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Woman ‘lost two jobs and visited A&E 200 times because her illness was mistaken for period pain’

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A 20-year-old woman says she lost two jobs and visited A&E more than 200 times – because her crippling endometriosis was dismissed as ‘period pain’.

Sinead Smythe was eventually diagnosed with the painful condition after suffering years of stomach cramps, which could leave her rolled up in a ball for hours.

She had suffered cramps since she was 11, but wasn’t told she had endometriosis until 2016.

The condition causes tissue – that behaves like the lining of the womb – to grow onto the ovaries, fallopian tubes, inside the stomach, and in or around the bladder and bowel.

Sinead, who has undergone two operations, claims she lost two jobs as a receptionist because her employers lacked understanding.

Sinead, from Brighton, is now raising awareness for endometriosis in a desperate attempt to prompt more research into the condition.

After going viral after posting about her condition online, she has since set up a blog to document her life with the invisible illness.

Sinead added: “The pain can be so crippling that I cannot move from the same position, I can be rolled up in a ball for hours on end.

“I lost two jobs in 2015 and 2016 as a receptionist due to endometriosis as I became unreliable due to the daily pain.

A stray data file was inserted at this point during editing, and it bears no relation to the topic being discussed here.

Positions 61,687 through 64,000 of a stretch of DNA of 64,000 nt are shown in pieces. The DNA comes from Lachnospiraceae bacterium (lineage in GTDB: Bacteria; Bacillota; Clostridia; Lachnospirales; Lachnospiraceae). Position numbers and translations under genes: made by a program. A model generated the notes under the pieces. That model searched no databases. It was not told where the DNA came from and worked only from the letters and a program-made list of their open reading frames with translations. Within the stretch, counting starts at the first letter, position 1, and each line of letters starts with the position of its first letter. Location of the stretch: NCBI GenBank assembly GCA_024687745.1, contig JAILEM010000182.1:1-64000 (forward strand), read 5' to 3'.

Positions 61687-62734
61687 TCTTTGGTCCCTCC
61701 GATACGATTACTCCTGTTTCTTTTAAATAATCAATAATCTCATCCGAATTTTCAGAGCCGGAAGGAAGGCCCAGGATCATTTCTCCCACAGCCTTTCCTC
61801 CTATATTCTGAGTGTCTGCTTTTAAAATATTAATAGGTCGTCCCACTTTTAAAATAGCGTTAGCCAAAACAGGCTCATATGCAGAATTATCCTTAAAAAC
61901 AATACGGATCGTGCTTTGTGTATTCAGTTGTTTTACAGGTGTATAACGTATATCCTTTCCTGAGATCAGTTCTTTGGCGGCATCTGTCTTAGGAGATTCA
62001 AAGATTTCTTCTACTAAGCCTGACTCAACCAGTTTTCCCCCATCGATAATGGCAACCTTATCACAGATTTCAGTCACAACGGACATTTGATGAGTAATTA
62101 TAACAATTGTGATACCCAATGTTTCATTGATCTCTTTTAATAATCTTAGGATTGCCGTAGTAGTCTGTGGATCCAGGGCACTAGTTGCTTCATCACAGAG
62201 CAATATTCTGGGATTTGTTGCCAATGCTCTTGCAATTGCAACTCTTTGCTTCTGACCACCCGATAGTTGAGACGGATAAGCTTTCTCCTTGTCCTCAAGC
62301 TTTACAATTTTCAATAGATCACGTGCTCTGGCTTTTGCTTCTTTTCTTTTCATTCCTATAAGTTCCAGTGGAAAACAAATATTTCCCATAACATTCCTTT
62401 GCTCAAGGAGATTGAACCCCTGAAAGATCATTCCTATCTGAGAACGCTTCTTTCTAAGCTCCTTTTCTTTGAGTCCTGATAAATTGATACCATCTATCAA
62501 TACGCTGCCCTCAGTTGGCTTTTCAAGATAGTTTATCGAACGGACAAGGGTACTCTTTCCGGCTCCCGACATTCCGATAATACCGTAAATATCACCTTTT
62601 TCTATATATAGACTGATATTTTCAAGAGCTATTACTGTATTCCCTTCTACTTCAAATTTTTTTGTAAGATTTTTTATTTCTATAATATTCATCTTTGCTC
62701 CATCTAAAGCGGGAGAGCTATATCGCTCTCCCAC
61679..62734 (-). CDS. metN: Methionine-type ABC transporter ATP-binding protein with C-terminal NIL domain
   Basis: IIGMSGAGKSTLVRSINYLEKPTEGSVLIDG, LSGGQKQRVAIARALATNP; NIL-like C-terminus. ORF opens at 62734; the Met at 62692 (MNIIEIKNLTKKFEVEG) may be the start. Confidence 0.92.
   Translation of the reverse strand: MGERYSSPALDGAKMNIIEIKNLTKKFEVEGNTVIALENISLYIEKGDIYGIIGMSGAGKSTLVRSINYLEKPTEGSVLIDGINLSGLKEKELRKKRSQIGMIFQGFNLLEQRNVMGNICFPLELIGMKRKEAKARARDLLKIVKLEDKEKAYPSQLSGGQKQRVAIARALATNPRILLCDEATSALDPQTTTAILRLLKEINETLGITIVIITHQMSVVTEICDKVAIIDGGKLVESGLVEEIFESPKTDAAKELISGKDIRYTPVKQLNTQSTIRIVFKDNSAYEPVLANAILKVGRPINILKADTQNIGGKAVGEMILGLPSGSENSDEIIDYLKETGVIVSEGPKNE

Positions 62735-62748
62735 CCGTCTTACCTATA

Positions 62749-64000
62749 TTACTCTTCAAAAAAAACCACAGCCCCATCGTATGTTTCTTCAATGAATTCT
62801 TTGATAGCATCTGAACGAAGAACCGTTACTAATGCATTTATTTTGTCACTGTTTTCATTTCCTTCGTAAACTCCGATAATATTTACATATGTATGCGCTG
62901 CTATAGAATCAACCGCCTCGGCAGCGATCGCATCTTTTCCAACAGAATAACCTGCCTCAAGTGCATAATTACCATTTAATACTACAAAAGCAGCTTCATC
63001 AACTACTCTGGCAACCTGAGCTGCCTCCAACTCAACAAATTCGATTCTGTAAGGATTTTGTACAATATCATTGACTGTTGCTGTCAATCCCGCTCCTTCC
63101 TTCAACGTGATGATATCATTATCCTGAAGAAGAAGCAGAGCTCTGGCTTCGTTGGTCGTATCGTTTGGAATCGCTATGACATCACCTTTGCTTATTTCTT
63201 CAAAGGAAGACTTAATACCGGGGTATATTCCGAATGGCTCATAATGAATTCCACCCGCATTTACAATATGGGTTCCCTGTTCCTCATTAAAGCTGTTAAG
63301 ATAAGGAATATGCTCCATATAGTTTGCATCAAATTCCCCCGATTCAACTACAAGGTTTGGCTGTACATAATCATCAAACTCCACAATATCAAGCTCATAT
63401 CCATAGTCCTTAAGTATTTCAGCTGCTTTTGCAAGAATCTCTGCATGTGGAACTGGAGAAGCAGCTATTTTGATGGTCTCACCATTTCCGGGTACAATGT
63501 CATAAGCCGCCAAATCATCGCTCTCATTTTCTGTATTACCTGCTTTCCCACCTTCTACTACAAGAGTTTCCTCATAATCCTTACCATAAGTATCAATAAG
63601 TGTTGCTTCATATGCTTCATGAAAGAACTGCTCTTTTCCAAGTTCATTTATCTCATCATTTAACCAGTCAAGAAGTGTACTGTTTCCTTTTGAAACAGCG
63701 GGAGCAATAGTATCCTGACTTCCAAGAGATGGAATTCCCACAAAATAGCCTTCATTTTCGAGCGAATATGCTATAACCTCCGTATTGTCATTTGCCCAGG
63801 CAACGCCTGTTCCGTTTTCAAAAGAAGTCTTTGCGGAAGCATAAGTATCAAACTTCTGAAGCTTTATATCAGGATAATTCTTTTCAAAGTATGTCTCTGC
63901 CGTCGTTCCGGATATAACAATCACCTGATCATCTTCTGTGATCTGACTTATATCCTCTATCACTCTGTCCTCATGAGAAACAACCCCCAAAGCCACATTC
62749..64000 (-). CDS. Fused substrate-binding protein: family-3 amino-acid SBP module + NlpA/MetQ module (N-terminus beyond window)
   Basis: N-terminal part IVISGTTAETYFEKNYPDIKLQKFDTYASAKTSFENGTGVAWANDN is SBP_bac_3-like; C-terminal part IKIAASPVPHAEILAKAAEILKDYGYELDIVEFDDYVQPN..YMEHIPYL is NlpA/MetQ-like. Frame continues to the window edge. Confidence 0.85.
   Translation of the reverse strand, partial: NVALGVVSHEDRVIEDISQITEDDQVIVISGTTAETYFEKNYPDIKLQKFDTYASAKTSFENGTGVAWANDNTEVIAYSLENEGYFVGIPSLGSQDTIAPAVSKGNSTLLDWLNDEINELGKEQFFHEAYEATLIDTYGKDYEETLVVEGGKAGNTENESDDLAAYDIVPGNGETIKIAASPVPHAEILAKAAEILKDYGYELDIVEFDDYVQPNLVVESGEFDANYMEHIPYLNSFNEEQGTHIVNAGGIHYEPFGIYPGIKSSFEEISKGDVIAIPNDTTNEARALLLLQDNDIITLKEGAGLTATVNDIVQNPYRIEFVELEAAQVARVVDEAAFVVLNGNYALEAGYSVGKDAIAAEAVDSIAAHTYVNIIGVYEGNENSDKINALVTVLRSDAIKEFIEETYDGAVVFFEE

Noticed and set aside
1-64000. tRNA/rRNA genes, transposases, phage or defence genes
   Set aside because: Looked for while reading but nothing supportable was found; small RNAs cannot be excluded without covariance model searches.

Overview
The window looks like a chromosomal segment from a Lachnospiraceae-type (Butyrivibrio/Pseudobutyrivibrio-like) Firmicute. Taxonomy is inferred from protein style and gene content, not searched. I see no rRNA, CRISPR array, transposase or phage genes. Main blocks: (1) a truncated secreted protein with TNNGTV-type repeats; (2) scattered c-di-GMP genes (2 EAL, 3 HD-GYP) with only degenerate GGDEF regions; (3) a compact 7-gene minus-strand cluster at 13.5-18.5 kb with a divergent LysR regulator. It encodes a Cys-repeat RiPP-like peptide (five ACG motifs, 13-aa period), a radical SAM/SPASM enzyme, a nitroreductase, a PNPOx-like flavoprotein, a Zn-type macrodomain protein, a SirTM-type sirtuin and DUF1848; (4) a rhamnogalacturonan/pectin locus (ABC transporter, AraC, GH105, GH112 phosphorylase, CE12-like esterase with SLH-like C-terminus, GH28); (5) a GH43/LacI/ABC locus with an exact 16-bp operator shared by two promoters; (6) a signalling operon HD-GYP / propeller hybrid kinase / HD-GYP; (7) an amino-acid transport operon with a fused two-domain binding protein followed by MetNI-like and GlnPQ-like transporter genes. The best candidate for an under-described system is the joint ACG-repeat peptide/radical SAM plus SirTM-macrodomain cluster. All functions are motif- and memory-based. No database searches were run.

“My employer’s didn’t understand, they looked at me as if I was lying because I didn’t physically look unwell, anyone who does not understand calls it ‘a bad period.’

But it is so much worse than that and so misunderstood by those who aren’t affected.

“Throughout the years I have visited both the doctors and A&E hundreds of times without any help at all.

“I even decided to take myself to a sexual health clinic as a last resort of trying to find out what was wrong.

“At first I was diagnosed with Pelvic Inflammation Disease and despite being on antibiotics, nothing helped.

“It wasn’t until January 2016 that I was diagnosed with endometriosis and I was finally taken seriously.

“I underwent a surgery called laparoscopy so doctors could see what was going on inside my stomach.

It was then that they realised I had the condition and they removed as much of the endometriosis as possible.

“However I had no idea it was a reoccurring illness and the pain was back just three months later.

“Despite the agony it causes, I have set up a blog to help raise awareness so others can understand the condition.”

Sinead has been told by doctors that the only possible cure for her endometriosis is to have a hysterectomy.